Consider the scenario: It’s been a long and tiring day at work and it’s been made all the more difficult by the unhelpful attitude and actions of your colleagues. You suspect they may be aggrieved by your recent promotion to a managerial role. You arrive home, take out your phone and begin scrolling through Facebook. There it is: One of your colleagues has posted a status referring to your recent promotion and stating that you only got the role because you had been conducting an extramarital affair with the CEO. What’s worse, you can see that several people, including your colleagues, have ‘liked’ and commented on the post. Some have even ‘shared’ the post, reposting it on their own Facebook page and inviting further commentary. While the contents of the post are completely untrue, this has not stopped the post being circulated and republished amongst countless people. You have been defamed, and you need to know what you can do about it.
What’s the difference between defamation, libel and slander?
Previously, the act of defamation was separated into two categories- libel and slander. Libel was the publication of defamatory material in a permanent form (such as a newspaper article), whereas slander was publication in a non-permanent form (such as a spoken comment). However, this distinction between libel and slander has now been abolished and defamation refers to something spoken or written which negatively effects the reputation of a person and which is not true. ‘Cyber defamation’ or defamation through the internet and social media is unlawful and is treated like all other incidents of defamation.
What is considered defamation of character in the workplace?
Broadly speaking, the primary requirements to ground an allegation of defamation are that:
- the publication is untrue; and
- the publication negatively affects someone’s reputation.
Therefore, an untrue statement that “Ms Smith drives a red car” will not be considered defamation.
Similarly, if a colleague states that “Mike was fired from his last two jobs for sexual harassment”, and this statement is indeed true, this could not possibly be considered defamation.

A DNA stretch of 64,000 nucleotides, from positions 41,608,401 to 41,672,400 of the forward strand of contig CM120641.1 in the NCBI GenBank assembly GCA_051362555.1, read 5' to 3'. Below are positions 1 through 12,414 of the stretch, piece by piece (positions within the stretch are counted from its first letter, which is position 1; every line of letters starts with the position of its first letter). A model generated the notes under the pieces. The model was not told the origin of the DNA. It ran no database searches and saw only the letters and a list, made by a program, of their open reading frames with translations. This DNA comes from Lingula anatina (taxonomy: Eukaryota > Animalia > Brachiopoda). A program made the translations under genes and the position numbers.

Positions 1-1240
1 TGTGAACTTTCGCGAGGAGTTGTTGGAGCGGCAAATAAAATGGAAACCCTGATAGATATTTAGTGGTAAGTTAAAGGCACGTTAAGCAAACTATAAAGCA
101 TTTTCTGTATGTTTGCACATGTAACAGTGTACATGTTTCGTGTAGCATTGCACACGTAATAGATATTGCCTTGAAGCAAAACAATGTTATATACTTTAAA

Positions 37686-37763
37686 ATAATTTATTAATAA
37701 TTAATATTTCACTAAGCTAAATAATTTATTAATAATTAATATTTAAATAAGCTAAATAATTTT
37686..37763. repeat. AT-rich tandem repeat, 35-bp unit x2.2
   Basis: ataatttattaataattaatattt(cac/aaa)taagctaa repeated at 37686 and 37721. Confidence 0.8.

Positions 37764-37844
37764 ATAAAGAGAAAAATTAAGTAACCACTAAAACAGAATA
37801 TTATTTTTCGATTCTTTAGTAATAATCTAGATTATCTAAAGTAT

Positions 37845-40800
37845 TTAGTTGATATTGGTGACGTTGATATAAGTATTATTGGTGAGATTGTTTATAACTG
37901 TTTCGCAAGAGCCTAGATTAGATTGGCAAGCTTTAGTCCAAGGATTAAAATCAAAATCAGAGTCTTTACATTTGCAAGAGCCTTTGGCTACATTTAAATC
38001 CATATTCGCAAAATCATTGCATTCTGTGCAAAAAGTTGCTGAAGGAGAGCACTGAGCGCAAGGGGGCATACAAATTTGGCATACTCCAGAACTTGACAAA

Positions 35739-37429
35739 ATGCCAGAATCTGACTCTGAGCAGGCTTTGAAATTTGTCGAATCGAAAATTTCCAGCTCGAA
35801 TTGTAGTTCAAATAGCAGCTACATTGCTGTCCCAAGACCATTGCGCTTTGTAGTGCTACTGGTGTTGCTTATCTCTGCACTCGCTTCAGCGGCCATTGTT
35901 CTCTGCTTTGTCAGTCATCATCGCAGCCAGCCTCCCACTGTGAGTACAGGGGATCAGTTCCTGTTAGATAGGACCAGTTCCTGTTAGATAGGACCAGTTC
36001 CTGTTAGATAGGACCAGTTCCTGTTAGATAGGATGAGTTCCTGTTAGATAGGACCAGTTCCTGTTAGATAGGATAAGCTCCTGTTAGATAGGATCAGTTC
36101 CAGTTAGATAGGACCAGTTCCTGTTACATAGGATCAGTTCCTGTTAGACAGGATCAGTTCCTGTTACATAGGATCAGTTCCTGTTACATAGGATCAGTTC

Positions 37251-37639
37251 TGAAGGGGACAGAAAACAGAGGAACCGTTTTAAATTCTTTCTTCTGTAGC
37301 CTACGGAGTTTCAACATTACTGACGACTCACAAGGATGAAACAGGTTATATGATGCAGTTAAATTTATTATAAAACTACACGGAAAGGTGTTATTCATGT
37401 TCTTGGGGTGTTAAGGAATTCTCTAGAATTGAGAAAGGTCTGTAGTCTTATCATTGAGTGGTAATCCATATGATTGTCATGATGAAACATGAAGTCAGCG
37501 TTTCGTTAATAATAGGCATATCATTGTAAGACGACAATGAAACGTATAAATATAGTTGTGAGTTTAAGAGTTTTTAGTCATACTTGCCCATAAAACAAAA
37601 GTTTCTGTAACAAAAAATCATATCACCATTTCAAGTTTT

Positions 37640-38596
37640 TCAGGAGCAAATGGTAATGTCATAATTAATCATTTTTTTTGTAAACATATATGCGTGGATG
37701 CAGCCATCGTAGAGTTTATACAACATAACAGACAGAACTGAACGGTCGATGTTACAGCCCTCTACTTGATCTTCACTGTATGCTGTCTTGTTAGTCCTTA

While there may be other areas of redress, such as making an internal workplace complaint, any attempt to bring a claim for defamation in the above scenarios would be wholly misguided.
Can I bring a lawsuit against my co-worker for defamation of character?
The short answer is yes. There are various criteria which must be met when bringing a claim for defamation. Aside from the above requirements, there are other issues to be consider, such as the fact that there is a time limit of 12 months within which a person can bring a claim for defamation. It’s also important to remember that there are significant defences available to publishers of defamatory material, including qualified privilege, honest opinion and innocent dissemination. The first step is to speak to a qualified and experienced lawyer who can advise you on the potential strengths and weaknesses of your defamation claim. It is important to do this quickly, in case you need to access urgent options, such as an injunction.
What can the Courts do if I have been defamed by my colleague?
If the Courts find that someone has been defamed, they have the power to make an award of damages.
The recent South Australian decision in Tassone V Kirkham  SADC 134 is a good illustration of the matter the courts will consider when considering the merits of a claim for defamation.
In this case the plaintiff sued his former colleague, a prison officer, over an email which the defendant had sent from the from the plaintiff’s email account to over 1000 contacts in the plaintiff’s address book. The email read: “I am a homosexual and I am looking for like-minded people to share time with.”
Although the defendant argued that the email had merely been a prank, the court found that the contents of the email had defamed the plaintiff. The court found that while the imputation that the plaintiff was homosexual was not, of itself, defamatory, the imputations that he was promiscuous and that he would use his employment to solicit sex were defamatory. The plaintiff, who had been unable to work for some time after the incident as a result of the impact on his health, and had made a claim for workers compensation, was awarded damages for both economic and non-economic loss which totalled in excess of $175,000, as well as being awarded his costs.
Are you involved in a defamation dispute? Call our disputes team today….